Wishing all you lovely wire enthusiasts a
healthy new beginning and a chance to create
and evolve with your craft in 2015!
To start the year, this OWL TUTORIAL
which I designed a few years ago for
Make and Sell Jewellery Magazine, seemed fun and
For centuries and throughout different cultures, owls have
been steeped in mysticism and symbolism.
In fact, in Western and Central Europe, during Medieval times,
it was fabled that owls were actually priestesses (witches) or wizards
in disguise and even to this day, they have an animal-spirit link and
bond to magic (have you read any of the Harry Potter books?!).
In the Middle and Far East, they have long been considered
sacred guardians of the afterlife and protector of souls...
The ancient Greeks stamped the symbol of the owl on their
coins, hence the association with wealth and prosperity
(as well as to wisdom). Native Americans also associated
them with wisdom and sacred knowledge and protector from
evil spirits and in West Africa and Aboriginal Australia, owls
are viewed as messengers of secrets and kin to medics and
To this day, we still associate the owl with wisdom and it is
often used as a symbol for education, as well as a graduation
So, what's not to like about the OWL!
Starting with the EYES: cut approximately 5" (12.5cm)
of 0.8mm/20-gauge wire. Thread a 6mm or 8mm bead
onto one end and using the widest part of your round nosed
pliers, form a curve at the very tip.
Push the bead into the curve and then press the wire around
the bead, using your flat nosed pliers.
Holding the wire in your flat nosed pliers, spiral it around
the bead until it is completely framed.
Repeat steps 1-3 on the opposite end of the wire, so that you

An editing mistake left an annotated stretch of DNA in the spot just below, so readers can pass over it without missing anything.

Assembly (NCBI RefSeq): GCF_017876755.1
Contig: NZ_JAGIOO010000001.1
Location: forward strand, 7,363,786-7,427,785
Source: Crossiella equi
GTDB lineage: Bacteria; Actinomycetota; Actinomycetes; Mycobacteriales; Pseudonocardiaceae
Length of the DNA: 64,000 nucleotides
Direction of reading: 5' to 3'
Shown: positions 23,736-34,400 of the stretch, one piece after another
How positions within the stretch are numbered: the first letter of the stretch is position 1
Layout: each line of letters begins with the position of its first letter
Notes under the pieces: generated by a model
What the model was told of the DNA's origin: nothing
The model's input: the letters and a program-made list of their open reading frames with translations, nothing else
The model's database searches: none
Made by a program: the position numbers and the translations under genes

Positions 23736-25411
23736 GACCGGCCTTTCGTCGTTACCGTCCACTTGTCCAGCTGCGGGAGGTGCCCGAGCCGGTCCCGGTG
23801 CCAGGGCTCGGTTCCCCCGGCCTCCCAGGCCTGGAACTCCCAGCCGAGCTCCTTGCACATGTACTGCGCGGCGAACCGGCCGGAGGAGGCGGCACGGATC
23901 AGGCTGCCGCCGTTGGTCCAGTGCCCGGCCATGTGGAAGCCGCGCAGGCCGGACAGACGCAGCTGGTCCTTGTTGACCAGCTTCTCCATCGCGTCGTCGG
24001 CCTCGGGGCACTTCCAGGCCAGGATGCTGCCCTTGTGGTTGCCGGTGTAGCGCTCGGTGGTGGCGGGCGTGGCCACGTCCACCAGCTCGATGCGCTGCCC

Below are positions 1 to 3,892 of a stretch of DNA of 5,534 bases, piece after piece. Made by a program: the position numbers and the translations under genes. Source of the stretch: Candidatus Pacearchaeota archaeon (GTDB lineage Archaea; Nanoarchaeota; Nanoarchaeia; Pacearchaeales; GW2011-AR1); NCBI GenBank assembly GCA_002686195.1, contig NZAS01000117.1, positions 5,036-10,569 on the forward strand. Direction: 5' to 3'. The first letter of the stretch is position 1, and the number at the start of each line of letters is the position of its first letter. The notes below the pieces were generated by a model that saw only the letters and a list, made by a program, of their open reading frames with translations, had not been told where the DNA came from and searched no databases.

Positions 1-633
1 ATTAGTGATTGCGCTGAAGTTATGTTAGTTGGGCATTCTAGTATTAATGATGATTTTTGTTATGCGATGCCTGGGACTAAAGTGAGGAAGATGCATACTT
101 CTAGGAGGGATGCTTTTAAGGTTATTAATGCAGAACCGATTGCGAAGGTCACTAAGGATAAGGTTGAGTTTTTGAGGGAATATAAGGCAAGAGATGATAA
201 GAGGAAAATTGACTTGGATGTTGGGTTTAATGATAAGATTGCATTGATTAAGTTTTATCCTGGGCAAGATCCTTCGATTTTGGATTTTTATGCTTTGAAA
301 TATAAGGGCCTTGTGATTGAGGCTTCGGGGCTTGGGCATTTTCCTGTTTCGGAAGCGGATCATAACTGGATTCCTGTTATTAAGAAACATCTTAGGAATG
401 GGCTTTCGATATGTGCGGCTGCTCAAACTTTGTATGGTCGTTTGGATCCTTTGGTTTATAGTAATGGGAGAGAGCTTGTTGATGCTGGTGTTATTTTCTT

have both beads on either side, with a space of straight wire
Using the tips of your round nosed pliers, pinch the centre of
the straight wire (between the beads) bringing the beads
down on each side to create a 'V' shape. (This will later
become the beak).
Using your flat or chain nosed pliers, spiral the beads in
towards each other and spend a little time getting the
unit as symmetrical as possible. (*Optional: you can
Whammer the end of the beak to toughen and flatten it).
To create the BODY: cut approximately 8" (20cm) of
0.8mm/20-gauge wire and finding the centre, curve it
around a mandrel (about 1.5" diameter) to form a
Using the tips of your round nosed pliers, bend the
wires back down on each side of the curve, leaving
a curved area for the top of the 'head' with the 2 peaks
on each side for the 'ears'.
Place the central part of the unit (curved top of the 'head')
against a cylindrical mandrel of approx. 1" (2.5cm) -
I used the head of my Whammer! - and push the projecting
wires on each side around, to form the 'body' of the owl.
To create the WINGS; use the tips of your round nosed
pliers to hold the base of the curved wire on each side
of the 'body' and bend it back outwards (away from
each other and the frame), forming a lozenge shaped loop
on each side.
Secure the ends of the wires around the sides of the frame,
cutting off any excess wire and neaten the ends with the
tips of your chain nosed pliers.
cut approx. 5" (12.5cm) of 0.4mm/26-gauge wire
and thread this through any small gap at the base
of the 'eye' bead unit, binding it to the side of
the frame above the 'wings'.
Thread a selection of small beads to decorate and
fill in the 'wing' area using the remaining projecting
Repeat steps 12-13 for the opposite side of the frame
and once the 'wings' are decorated to your liking, cut
another small length of 0.4mm wire (say about 2.5"-
5cm) and use this to bind and secure the top part of
the 'eye' unit to the top of the frame. Cut off any excess
wire and neaten the ends.
Now, all your little owl decoration needs is a branch to
You can create this by cutting approx. 5" (12.5cm)
of 1mm wire and shape as desired using your pliers.
Hammer and flatten it with your Whammer and for extra
colour and decoration, you could also bind beads (flower
and leaf shapes) onto this base.
Bind the wing tips of the owl to a position on the branch
using 0.4mm wire.
Create this as a bag charm or key ring ornament, a pendant,
or brooch! (Alternatively, attach to a front of a card, or use
as an embellishment for the end of a bookmark!).
attached to the back of the 'eyes' using 0.4mm wire.
Alternatively, you can create a pendant brooch with
the owl suspended from a kilt pin finding.
You could even suspend them (from the 'ears')
to make fun, colourful pendant necklaces!
I hope this fun, little tutorial brings some wisdom,
and enlightenment to your wirework creativity in 2015!
P.S. You can catch me on
CREATE and CRAFT TV
with BEADS DIRECT on
January 24th at 3pm, where
I will have a regular slot this